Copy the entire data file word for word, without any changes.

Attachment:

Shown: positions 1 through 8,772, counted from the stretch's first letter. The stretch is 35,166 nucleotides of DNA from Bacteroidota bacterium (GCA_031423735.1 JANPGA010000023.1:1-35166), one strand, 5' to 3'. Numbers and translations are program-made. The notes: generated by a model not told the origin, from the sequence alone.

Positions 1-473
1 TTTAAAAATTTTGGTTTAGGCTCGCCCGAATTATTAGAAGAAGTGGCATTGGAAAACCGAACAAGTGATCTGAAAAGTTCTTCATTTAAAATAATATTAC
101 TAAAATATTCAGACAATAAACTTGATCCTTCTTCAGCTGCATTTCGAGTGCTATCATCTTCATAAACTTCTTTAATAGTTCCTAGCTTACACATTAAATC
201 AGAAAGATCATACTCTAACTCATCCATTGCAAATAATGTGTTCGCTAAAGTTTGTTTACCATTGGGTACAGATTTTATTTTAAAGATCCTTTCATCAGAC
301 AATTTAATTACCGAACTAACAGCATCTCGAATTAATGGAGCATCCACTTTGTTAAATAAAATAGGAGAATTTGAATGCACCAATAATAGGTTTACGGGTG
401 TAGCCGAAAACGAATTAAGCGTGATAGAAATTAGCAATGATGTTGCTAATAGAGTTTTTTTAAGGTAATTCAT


Shown: positions 1 through 8,772, counted from the stretch's first letter. The stretch is 35,166 nucleotides of DNA from Bacteroidota bacterium (GCA_031423735.1 JANPGA010000023.1:1-35166), one strand, 5' to 3'. Numbers and translations are program-made. The notes: generated by a model not told the origin, from the sequence alone.

Positions 1-473
1 TTTAAAAATTTTGGTTTAGGCTCGCCCGAATTATTAGAAGAAGTGGCATTGGAAAACCGAACAAGTGATCTGAAAAGTTCTTCATTTAAAATAATATTAC
101 TAAAATATTCAGACAATAAACTTGATCCTTCTTCAGCTGCATTTCGAGTGCTATCATCTTCATAAACTTCTTTAATAGTTCCTAGCTTACACATTAAATC
201 AGAAAGATCATACTCTAACTCATCCATTGCAAATAATGTGTTCGCTAAAGTTTGTTTACCATTGGGTACAGATTTTATTTTAAAGATCCTTTCATCAGAC
301 AATTTAATTACCGAACTAACAGCATCTCGAATTAATGGAGCATCCACTTTGTTAAATAAAATAGGAGAATTTGAATGCACCAATAATAGGTTTACGGGTG
401 TAGCCGAAAACGAATTAAGCGTGATAGAAATTAGCAATGATGTTGCTAATAGAGTTTTTTTAAGGTAATTCAT